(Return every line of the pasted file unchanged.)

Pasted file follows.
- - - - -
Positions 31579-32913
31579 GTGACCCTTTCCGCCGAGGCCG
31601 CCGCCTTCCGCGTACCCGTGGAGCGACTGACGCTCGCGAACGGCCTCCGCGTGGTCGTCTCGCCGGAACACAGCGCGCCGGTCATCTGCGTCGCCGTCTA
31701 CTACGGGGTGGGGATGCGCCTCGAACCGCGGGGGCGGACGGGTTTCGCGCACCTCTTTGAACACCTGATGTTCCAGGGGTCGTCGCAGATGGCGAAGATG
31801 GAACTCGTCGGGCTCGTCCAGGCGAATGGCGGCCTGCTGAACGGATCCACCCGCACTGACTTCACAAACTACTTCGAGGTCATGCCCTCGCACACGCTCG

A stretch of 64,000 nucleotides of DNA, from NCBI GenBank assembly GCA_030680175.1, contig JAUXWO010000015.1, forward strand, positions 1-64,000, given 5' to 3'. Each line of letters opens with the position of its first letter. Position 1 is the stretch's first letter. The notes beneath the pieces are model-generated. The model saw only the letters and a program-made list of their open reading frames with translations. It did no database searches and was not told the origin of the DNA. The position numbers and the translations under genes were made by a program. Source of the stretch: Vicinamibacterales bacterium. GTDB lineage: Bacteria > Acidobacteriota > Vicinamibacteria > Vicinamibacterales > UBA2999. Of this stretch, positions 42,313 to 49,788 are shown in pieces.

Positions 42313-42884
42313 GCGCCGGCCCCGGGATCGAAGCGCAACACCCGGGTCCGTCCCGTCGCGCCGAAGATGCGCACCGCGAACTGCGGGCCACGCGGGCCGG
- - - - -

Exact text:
Positions 31579-32913
31579 GTGACCCTTTCCGCCGAGGCCG
31601 CCGCCTTCCGCGTACCCGTGGAGCGACTGACGCTCGCGAACGGCCTCCGCGTGGTCGTCTCGCCGGAACACAGCGCGCCGGTCATCTGCGTCGCCGTCTA
31701 CTACGGGGTGGGGATGCGCCTCGAACCGCGGGGGCGGACGGGTTTCGCGCACCTCTTTGAACACCTGATGTTCCAGGGGTCGTCGCAGATGGCGAAGATG
31801 GAACTCGTCGGGCTCGTCCAGGCGAATGGCGGCCTGCTGAACGGATCCACCCGCACTGACTTCACAAACTACTTCGAGGTCATGCCCTCGCACACGCTCG

A stretch of 64,000 nucleotides of DNA, from NCBI GenBank assembly GCA_030680175.1, contig JAUXWO010000015.1, forward strand, positions 1-64,000, given 5' to 3'. Each line of letters opens with the position of its first letter. Position 1 is the stretch's first letter. The notes beneath the pieces are model-generated. The model saw only the letters and a program-made list of their open reading frames with translations. It did no database searches and was not told the origin of the DNA. The position numbers and the translations under genes were made by a program. Source of the stretch: Vicinamibacterales bacterium. GTDB lineage: Bacteria > Acidobacteriota > Vicinamibacteria > Vicinamibacterales > UBA2999. Of this stretch, positions 42,313 to 49,788 are shown in pieces.

Positions 42313-42884
42313 GCGCCGGCCCCGGGATCGAAGCGCAACACCCGGGTCCGTCCCGTCGCGCCGAAGATGCGCACCGCGAACTGCGGGCCACGCGGGCCGG